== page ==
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Ulster must make stunning Munster comeback the key point of the season, says Charles Piutau

 

By Jonathan Bradley

Ulster talisman Charles Piutau hopes that, when all is said and done come May, the province can look back on Monday's stunning turnaround as a key moment in their season.

Trailing 17-0 to Munster, Les Kiss' side must have been fearing the worst, with the pockets of restless natives around Kingspan Stadium preparing to vent their frustrations.

Having failed to convince in the PRO14 this season, even during some relatively lengthy unbeaten stretches, wheels that were loosened before Christmas in Connacht were threatening to come off against the southern province.

With the Galway outfit having racked up a record score last time out, Munster's first three-game winning streak in Belfast for over 100 years seemed an inevitability that was sure to heap the pressure on Kiss and his coaching ticket.

A different team emerged for the second half, though, and pulled off the most unlikely of bonus-point wins thanks to a combined four tries from the impressive trio of Darren Cave, Craig Gilroy and Rob Lyttle.

While there was plenty from the first 40 that will quantify as a video nasty when the team reconvene today in a short week ahead of Saturday's trip to Leinster, Piutau wants to make sure that the win becomes a turning point rather than further evidence of maddening inconsistency.

"Although it wasn't pretty, we'll look back at the (end of the) season and say we got points from this game," said the former All Black who will join Bristol this summer. "(We can say) New Year's Day, we played in front of our crowd, coming from a game we were hurting from, and we got the result.

"We can go forward and build on this."

With the pair of sides ahead of them in the PRO14's conference B, Leinster and Scarlets, both banking two wins from two over the festive season, losses to finish 2017 and then start 2018 would have left the table looking bleak with only nine games remaining.

And with trips to Dublin, Llanelli, Edinburgh and Limerick all still to be negotiated if the gap to the top two is ever to be bridged, Piutau understands they will have to deal with adversity just as well as they did on Monday after being nilled on their own patch for over 50 minutes.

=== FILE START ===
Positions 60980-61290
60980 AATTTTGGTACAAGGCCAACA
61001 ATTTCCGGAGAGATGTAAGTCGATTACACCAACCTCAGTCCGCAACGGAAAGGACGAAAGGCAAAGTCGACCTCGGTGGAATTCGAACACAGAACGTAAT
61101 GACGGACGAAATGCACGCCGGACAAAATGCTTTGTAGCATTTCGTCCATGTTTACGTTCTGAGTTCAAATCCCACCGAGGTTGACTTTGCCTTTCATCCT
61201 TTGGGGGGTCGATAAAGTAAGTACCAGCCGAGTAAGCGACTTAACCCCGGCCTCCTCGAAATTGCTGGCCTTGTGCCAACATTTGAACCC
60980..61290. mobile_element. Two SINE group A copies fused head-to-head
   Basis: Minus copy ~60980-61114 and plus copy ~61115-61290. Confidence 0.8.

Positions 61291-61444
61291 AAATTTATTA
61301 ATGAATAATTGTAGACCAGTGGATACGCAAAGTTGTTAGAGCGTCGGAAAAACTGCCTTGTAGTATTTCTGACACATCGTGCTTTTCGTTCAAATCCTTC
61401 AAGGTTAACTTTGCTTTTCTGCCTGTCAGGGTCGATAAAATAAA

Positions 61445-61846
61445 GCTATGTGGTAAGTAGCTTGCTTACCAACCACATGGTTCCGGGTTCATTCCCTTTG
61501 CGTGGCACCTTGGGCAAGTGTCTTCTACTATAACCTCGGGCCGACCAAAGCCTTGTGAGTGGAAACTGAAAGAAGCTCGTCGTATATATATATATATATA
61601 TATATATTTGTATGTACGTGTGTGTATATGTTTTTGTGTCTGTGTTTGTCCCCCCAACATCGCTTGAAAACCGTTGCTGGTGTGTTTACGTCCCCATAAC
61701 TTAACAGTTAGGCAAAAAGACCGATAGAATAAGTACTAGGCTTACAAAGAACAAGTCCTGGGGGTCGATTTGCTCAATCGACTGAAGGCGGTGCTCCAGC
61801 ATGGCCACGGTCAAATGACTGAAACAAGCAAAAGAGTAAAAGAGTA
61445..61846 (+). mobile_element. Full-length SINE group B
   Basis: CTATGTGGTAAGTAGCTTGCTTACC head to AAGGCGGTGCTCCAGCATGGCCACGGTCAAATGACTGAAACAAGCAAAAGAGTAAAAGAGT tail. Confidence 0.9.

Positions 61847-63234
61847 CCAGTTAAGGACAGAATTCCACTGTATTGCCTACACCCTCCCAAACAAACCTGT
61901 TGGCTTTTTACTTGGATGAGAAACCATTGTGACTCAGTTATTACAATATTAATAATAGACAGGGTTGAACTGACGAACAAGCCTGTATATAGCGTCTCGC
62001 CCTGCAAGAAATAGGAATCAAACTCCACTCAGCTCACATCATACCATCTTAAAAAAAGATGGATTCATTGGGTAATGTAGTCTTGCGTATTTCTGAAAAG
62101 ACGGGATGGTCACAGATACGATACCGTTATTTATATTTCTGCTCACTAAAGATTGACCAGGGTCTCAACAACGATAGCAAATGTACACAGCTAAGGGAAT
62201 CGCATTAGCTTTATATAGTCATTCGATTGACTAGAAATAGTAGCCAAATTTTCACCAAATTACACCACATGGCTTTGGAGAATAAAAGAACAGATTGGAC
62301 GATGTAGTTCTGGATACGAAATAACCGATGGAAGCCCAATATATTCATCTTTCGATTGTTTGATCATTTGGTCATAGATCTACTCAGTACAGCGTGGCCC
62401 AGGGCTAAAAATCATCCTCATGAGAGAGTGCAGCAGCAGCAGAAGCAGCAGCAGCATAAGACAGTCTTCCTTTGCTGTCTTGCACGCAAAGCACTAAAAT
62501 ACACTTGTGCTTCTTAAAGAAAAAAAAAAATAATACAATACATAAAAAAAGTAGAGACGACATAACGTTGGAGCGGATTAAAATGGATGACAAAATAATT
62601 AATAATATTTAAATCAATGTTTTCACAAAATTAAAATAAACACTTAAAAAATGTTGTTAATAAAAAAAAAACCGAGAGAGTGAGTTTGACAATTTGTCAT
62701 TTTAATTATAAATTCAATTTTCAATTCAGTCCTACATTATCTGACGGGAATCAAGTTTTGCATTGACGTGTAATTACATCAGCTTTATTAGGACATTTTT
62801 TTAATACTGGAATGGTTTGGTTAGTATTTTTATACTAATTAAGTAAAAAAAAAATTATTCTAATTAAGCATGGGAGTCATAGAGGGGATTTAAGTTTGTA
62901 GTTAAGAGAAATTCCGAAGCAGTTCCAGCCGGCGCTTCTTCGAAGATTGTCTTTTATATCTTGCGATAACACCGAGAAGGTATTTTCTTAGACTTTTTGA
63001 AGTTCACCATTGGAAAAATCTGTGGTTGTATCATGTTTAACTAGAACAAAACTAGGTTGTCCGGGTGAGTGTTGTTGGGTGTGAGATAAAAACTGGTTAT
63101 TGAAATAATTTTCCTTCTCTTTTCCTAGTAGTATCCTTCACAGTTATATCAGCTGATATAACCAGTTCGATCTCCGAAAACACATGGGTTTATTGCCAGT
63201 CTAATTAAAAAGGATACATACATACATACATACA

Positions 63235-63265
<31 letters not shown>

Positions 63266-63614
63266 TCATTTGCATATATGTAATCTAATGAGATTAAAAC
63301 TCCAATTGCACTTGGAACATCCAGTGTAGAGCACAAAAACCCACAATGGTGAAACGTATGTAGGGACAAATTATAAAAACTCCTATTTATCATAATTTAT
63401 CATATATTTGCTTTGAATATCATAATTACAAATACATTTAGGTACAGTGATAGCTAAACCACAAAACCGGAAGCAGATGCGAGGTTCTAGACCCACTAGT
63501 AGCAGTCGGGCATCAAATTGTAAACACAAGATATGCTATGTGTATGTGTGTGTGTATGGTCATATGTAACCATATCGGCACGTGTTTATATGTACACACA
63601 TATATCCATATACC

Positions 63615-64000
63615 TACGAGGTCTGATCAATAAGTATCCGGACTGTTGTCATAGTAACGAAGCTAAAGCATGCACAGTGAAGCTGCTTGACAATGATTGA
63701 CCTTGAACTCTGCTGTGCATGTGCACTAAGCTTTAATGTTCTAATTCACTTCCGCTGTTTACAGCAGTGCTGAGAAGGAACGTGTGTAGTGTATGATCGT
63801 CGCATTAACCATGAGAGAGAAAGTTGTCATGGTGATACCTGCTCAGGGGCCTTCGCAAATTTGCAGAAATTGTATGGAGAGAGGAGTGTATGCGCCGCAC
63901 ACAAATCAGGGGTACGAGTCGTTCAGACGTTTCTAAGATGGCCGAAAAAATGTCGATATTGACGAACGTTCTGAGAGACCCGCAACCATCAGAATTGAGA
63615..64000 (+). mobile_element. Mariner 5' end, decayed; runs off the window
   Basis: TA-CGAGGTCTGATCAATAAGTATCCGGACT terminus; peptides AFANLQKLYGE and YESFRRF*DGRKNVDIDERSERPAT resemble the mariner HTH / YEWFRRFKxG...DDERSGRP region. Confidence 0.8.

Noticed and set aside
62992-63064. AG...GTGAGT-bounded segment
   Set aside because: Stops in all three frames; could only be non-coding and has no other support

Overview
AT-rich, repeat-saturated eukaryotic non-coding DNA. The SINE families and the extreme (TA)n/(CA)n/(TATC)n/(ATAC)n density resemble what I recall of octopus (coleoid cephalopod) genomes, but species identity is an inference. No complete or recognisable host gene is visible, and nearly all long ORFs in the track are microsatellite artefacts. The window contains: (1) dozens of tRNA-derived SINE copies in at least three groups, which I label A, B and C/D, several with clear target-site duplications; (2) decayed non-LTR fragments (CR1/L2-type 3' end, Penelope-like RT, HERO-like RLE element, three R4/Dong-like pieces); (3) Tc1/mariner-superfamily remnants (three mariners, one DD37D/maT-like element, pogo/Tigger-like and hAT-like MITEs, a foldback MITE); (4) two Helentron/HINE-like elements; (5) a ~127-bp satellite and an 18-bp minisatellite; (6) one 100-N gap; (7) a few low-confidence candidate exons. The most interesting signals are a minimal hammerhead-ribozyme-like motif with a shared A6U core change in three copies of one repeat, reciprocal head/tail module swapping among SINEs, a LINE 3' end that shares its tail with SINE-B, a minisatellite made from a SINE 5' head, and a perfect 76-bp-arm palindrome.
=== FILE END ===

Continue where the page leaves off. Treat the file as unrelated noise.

"During the week we had a big emphasis on our response," he revealed. "If we make a mistake or if we put together some good phases, it's how we respond to the next play and how quickly I can get a hold of myself if I've made a mistake.

"It's hard when there's moments where the momentum is with another team, and I think being out there the feeling was it's not happening now but it's only a matter of time. The next chance or the next moment will swing our way, and eventually it did and we took advantage of it."

While Piutau's own days in an Ulster jersey are numbered, first out the door marked exit will be his fellow Antipodean Christian Leali'ifano.

The Wallaby international, who signed on a short-term deal in August as he sought game time following a cancer battle, is due back at the Brumbies in three weeks' time.

Piutau, for one, will miss the man who has been the side's starting out-half in 13 of 16 games already this season.

"Playing alongside him brings a lot of calmness," said the former Auckland Blue. "Everything's moving at 100mph and he's got this aura about him and calibre of playing the game. In the breaks he's telling us, 'This is what I'm seeing', and what the outside backs are seeing and how to rectify things to exploit gaps."

Both Piutau and Leali'ifano are expected to go again in the RDS as Ulster return to a venue that has been far from a happy hunting ground.

With Leinster able to name their strongest side having already accounted for Munster and Connacht with weakened teams, this weekend brings arguably Ulster's toughest fixture of the campaign.

The Dublin outfit have been in irresistible form at times. With that in mind, Ulster will be hoping the likes of Rory Best, Chris Henry and Sean Reidy, all of whom were battling injury, are ready to go.

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